It’s a beautiful, rational, perfectly inarguable idea; the only problem is, it never, ever works that way. McDonald’s has had 72 years to disclose the nutritional value of its foods to the public, and has never done so voluntarily. No cigarette company ever chose to reveal to the public the myriad poisons contained in its products. No liquor manufacturer, auto maker or airline has ever decided on its own initiative to make public the health risks of its booze, the safety concerns involving its cars, or the inspection results of its planes. The entire history of corporate behavior is an endless and unvaried attempt to conceal such information from the public. The reason for this is simple: it is not in the interest of corporations to ease the public mind, or, indeed, to even recognize that the public mind needs easing. Corporations have one goal only , and that is to turn as much of a profit as is possible; since this is more easily accomplished by cutting corners, underpaying labor and ignoring costly safety measures, such considerations have been, and always will be, brushed aside, ignored or concealed. Even in those rare instances where a profit can be had by marketing a product based on its safety, this is done in a highly selective way. The only circumstance under which any corporation will ever disclose private information — whether it’s about their finances, their profits, their safety records, or even basic information about their products — is when they are required to do so by the government. This is so universal and invariable that it might as well be a law of physics.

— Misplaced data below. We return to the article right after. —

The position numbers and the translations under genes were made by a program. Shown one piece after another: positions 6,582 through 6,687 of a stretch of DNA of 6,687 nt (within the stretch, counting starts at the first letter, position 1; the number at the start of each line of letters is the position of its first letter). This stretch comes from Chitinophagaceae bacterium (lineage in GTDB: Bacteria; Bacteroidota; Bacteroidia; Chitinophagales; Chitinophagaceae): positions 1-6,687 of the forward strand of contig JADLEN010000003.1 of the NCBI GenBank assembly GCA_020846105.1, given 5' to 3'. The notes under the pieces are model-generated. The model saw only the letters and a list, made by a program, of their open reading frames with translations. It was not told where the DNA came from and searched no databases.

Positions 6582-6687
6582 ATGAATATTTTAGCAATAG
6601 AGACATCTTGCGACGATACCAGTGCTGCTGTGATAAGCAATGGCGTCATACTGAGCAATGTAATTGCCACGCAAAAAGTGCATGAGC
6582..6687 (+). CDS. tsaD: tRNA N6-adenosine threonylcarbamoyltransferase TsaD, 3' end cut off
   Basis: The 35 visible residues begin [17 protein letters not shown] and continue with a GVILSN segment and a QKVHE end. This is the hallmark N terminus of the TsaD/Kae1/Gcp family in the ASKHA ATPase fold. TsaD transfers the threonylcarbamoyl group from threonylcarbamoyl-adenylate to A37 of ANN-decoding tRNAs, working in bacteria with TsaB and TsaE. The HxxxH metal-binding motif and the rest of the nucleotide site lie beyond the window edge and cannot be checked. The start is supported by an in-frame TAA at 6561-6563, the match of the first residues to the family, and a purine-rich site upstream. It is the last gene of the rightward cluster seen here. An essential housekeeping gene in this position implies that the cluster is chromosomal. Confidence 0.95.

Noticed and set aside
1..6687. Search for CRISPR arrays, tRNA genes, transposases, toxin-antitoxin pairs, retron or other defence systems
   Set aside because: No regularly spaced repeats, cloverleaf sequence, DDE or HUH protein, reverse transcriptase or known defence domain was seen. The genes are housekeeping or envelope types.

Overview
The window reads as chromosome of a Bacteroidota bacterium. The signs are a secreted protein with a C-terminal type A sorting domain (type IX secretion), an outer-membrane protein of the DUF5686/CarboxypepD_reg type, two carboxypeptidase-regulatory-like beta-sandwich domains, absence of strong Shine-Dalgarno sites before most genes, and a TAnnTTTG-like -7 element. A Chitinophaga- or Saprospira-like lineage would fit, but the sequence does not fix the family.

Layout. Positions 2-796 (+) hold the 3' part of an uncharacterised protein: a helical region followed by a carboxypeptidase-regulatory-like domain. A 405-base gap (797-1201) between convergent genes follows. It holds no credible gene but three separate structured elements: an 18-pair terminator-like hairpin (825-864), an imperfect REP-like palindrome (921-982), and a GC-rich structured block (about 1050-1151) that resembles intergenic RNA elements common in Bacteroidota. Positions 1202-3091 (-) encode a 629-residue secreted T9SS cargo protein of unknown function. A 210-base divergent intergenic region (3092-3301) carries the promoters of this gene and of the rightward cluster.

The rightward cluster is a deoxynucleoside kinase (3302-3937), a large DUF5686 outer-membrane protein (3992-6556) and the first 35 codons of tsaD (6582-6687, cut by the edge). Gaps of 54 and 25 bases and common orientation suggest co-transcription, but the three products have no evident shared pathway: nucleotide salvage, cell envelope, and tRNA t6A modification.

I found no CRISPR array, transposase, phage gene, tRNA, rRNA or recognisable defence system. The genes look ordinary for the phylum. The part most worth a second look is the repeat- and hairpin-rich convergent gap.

Unfortunately, this runs counter to the libertarian myth of the free market. The fantasy that both consumers and businesses are entirely rational and independent actors, exchanging information freely in an unfettered trace-space, runs counter to the reality that every inch of progress in the corporate world, from working conditions to product safety to financial disclosure to quality standards , has come about because of a prevailing external force, whether it’s been consumer watchdog groups, government regulations, or labor unions. The utopian vision of an informed and compulsion-free market space is simply a myth; it runs utterly contrary to the way corporations have actually behaved in the absence of regulation and oversight.